MANHATTAN (CN) – Deciding whether to revive a case calling Trump-branded businesses a threat to the Constitution, a federal appellate judge noted Tuesday that the president’s enterprises certainly have a leg up on the competition.
“The Trump restaurants and hotels are offering something that nobody else can offer,” U.S. Circuit Judge Pierre Leval said, identifying this as the ability to “line the pockets of the president.”
One of three judges sitting on the Second Circuit panel, Leval appeared inclined to reverse a federal judge’s ruling in December throwing out a lawsuit by local hotels and restaurants calling that competitive advantage unconstitutional.
“Why is that speculative?” Leval asked a government attorney.
Citizens for Responsibility and Ethics in Washington, an anti-corruption watchdog also known as CREW, has argued that Trump’s business entanglements violate the U.S. Constitution’s emoluments clause, which bars politicians from accepting “any present, emolument, office, or title, of any kind whatever, from any king, prince, or foreign state.”
CREW’s attorney Deepak Gupta told the three-judge panel Tuesday that those words exist for a reason.
“The Framers were right that the ability to line the pockets of officials matters,” Gupta said.
Judges across the country are split over which branch of government should enforce the emoluments clause.
In New York, U.S. District Judge George Daniels ruled that this should be left to Congress, but his Washington-based colleague U.S. District Judge Peter Messitte disagreed in a recent decision finding that the judiciary has a role.
On Tuesday, Leval warned: “If these plaintiffs are not allowed to sue, no one is allowed to sue.”
U.S. Circuit Judge John Walker Jr., his Second Circuit colleague, countered that this does not settle the issue.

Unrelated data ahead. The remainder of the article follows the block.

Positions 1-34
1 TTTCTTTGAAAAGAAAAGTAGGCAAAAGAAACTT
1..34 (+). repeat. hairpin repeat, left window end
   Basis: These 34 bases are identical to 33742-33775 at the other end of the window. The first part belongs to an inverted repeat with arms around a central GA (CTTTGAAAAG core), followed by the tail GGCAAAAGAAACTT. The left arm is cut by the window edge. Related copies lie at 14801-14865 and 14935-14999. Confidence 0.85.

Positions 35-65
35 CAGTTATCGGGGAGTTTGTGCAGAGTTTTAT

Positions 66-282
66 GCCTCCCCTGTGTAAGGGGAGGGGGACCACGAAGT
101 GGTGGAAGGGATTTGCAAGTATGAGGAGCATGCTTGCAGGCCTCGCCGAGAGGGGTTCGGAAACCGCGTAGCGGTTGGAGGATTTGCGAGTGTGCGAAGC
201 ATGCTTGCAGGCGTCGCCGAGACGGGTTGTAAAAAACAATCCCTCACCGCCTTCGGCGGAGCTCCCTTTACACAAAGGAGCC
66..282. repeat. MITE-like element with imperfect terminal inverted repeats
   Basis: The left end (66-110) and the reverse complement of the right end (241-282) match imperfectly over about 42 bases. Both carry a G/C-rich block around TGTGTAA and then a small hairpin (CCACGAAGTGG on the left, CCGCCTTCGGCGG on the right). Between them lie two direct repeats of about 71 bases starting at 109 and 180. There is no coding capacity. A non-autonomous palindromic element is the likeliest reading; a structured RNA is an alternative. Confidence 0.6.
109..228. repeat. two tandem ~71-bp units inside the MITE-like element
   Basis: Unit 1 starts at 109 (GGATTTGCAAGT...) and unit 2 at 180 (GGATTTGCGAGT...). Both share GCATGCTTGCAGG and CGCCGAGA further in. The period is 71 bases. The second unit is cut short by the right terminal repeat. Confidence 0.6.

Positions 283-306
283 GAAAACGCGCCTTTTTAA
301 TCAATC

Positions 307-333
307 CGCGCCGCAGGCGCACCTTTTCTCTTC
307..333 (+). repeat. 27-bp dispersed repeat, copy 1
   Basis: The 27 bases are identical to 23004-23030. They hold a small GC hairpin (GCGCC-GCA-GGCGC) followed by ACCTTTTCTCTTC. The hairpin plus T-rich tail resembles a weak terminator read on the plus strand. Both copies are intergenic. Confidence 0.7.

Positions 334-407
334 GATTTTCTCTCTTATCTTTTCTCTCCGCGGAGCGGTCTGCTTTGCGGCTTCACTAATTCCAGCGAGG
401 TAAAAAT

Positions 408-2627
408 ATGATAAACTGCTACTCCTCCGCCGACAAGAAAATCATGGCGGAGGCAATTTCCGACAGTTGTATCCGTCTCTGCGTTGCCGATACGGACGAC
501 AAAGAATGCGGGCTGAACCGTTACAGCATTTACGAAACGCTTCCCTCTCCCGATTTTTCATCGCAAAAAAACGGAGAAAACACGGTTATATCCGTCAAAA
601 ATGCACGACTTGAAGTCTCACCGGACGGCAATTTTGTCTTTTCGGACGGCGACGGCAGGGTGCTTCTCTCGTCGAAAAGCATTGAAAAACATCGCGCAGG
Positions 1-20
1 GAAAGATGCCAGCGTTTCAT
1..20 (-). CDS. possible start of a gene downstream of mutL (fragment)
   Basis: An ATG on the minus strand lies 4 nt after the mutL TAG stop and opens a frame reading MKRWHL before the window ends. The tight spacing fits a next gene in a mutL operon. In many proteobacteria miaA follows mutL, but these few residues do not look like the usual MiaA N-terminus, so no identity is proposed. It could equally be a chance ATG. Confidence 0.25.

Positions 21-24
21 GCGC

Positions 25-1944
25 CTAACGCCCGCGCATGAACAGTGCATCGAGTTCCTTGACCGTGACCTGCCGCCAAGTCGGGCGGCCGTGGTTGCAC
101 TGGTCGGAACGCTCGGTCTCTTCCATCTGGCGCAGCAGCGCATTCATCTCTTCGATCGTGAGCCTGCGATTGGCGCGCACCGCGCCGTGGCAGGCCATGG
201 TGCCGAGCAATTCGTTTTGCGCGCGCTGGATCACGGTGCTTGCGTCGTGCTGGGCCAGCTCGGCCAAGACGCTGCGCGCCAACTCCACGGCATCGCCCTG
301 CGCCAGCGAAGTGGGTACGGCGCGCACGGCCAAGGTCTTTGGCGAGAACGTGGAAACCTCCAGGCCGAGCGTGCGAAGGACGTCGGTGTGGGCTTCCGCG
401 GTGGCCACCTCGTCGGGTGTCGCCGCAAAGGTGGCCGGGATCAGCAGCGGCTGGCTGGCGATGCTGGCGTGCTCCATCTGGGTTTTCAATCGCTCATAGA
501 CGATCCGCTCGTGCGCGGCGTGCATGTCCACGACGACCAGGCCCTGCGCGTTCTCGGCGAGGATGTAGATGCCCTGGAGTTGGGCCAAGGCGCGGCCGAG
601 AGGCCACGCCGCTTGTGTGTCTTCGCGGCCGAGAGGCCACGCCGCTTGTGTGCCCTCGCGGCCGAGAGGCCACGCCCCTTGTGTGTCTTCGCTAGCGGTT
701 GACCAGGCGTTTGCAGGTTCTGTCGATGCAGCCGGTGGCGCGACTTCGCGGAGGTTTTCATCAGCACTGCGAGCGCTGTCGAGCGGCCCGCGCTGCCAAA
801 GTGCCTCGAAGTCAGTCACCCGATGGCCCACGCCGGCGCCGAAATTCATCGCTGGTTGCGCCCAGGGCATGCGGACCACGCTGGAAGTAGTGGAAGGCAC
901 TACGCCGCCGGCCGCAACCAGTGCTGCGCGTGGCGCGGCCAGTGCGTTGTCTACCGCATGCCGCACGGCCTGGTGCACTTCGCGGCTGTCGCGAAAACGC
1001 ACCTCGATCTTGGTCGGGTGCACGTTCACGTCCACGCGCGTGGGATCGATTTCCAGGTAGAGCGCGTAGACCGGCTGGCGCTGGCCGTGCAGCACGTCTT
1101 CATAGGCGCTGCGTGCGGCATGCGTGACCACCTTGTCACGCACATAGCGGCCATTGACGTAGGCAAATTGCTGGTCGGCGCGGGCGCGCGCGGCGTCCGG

“The fact that no plaintiff can bring a suit is not fatal to an argument of lack of standing,” Walker said.
The final member of the panel, U.S. Circuit Judge Christopher Droney, also expressed concern that dismissing the lawsuits could leave the constitutional protection toothless.
“If it’s just corruption, and the president doesn’t bring it to Congress for approval, how does it get enforced?” Droney asked.
Arguing for the Trump administration, deputy assistant attorney general Hashim Mooppan offered a striking hypothetical of a case that could be brought.
“Imagine if the Chinese government just took the pandas that they gave to the zoo and gave them to the president,” Mooppan posited.
In that case, Mooppan said that the zoo and its patrons could be possible plaintiffs.
A seemingly flabbergasted Leval called that analogy a stretch.
“I wanted to visit pandas in the zoo,” the judge said. “You would say that I would have standing?”
Mooppan also argued that Trump’s presidency could work against his businesses.
“The president, I think it is fair to say, is a very polarizing person,” the attorney said, adding that this could prove a “disincentive” for many patrons.
After Trump’s election, various news outlets quoted diplomats around the world saying they would patronize Trump’s hotels and restaurants to curry favor with the president. CREW quoted those reports in their complaint and went farther in seeking evidence that these conflicts-of-interest would harm their clients.
“We have unrebutted expert testimony,” Gupta noted.
While the government’s attorney called it speculative to argue that the hotels and restaurants suing Trump would otherwise get his business, Gupta noted that the New York and Washington hospitality markets are small. There are a limited number of two-star Michelin restaurants in Midtown Manhattan.
“We have one; they have one,” he said.
The court reserved decision on the matter, leaving the future of the New York emoluments litigation in suspense. CREW’s other lawsuit in Washington meanwhile still continues.
CREW’s chairman Norm Eisen, who represents Maryland and Washington, D.C. as co-counsel in that case, attended this morning’s proceedings. He said in an interview en route back to the capital that he was pleased with what he saw.
“It was a smart and thorough examination of both sides by the panel,” he said. “For the reasons we gave, we think we have the better of both arguments, but we will see how the court rules.”